Although they’ve been spreading baseless rhetoric like this for years, and had little or no challenge to their claims offered up by the media, there is increasing evidence that the honeymoon may be coming to an end.
Last week, Columbus’ The Other Paper published a story written by Kristen Convery. The headline says it all: “Conceal-carry hasn’t led to road-rage shootings”.
That’s right – one more newspaper in Ohio finally did a story on the anniversary of OhioCCW the correct way – by comparing the rhetoric of those who opposed it to the actual results.
From the story:
- Before lawmakers adopted a conceal-carry law in April 2004, toby Hoover fought hard to stop them. Hoover and her allies lobbied the legislature, wrote editorial-page letters and even filed an Ohio Supreme Court lawsuit in their efforts to keep the state from allowing people to tote hidden guns around.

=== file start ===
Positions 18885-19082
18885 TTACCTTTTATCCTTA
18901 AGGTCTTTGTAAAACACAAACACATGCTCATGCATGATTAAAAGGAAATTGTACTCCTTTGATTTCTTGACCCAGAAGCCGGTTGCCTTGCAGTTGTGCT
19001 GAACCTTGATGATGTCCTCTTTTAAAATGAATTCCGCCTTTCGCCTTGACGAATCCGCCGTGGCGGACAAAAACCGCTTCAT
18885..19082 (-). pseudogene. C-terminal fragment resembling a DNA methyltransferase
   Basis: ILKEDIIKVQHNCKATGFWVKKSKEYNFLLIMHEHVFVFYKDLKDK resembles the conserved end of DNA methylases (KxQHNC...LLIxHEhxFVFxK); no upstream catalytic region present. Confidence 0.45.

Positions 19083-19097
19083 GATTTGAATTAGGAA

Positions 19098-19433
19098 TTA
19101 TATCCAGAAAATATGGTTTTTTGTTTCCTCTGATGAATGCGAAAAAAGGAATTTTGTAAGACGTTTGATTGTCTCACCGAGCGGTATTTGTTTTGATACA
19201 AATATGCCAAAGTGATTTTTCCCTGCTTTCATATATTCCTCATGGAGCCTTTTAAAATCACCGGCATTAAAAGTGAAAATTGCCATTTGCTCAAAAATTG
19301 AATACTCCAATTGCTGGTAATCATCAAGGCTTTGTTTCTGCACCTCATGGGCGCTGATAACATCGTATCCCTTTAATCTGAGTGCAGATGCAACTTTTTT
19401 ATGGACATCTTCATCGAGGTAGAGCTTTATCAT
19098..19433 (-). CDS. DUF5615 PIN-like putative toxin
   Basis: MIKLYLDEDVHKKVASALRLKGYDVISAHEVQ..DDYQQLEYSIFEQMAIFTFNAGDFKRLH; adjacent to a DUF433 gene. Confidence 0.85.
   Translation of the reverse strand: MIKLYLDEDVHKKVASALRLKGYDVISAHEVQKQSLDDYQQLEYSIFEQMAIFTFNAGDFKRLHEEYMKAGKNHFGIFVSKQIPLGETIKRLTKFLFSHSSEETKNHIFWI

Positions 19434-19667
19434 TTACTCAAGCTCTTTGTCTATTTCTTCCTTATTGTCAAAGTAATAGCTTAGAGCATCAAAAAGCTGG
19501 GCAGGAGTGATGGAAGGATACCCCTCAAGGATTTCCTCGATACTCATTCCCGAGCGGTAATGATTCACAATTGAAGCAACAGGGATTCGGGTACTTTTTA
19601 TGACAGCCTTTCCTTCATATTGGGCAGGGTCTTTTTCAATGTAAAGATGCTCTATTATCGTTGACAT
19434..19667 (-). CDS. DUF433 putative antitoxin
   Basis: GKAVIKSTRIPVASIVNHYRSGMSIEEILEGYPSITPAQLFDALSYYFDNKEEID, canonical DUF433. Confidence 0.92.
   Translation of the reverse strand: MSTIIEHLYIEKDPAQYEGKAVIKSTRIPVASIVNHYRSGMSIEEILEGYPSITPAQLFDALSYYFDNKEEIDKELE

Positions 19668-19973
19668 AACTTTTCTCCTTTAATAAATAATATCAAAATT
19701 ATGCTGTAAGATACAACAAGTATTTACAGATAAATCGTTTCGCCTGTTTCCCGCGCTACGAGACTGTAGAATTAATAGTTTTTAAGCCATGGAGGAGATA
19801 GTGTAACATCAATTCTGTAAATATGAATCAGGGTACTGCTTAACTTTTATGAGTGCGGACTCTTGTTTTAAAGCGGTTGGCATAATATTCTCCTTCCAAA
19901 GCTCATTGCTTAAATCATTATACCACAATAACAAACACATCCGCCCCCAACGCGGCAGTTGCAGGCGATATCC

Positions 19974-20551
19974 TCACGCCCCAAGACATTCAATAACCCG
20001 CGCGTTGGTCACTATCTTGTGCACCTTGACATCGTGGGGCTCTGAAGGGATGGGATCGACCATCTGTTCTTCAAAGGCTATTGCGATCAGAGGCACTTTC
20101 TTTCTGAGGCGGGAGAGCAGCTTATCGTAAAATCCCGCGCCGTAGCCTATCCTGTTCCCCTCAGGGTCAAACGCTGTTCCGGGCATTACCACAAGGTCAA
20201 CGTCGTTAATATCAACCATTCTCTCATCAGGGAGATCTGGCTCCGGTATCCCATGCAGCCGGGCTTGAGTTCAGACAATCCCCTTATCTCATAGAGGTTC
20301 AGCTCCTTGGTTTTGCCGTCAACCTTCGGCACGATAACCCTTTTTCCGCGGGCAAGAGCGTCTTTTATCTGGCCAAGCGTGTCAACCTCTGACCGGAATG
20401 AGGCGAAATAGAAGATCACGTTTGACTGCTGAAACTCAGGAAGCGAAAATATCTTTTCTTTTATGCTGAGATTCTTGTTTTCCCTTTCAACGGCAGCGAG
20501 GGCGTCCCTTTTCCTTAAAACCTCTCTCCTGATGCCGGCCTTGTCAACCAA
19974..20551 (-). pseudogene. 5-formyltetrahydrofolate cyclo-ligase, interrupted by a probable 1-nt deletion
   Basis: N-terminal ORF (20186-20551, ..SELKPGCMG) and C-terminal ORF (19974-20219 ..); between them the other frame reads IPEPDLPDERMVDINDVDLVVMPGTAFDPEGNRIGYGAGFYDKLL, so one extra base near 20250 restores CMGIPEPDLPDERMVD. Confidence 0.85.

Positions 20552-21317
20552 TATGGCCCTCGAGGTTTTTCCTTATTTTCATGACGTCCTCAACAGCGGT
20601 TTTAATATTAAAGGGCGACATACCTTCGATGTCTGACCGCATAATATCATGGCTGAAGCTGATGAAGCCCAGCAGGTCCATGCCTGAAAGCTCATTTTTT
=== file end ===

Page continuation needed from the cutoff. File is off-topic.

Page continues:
During the debate over the bill, some anti-gun folks feared drivers with hidden guns would be prime candidates to commit road-rage shootings. Meanwhile, officers wondered whether their safety would be compromised by heat-packing motorists during traffic stops.
So, more than one year and 52,000 license to carry hidden guns later, how did allowing guns in cars change road safety?
Apparently very little.
In 2001, Toby Hoover told the Cincinnati Post "A person who has a gun sees danger. We will have more shootings, more accidents."
After hearing Hoover testify against concealed carry in 2001, one Columbus Dispatch reporter summarized her testimony like this: "Gun-control advocates said it would put too many guns in malls, parks and workplaces, causing fights and accidental shootings."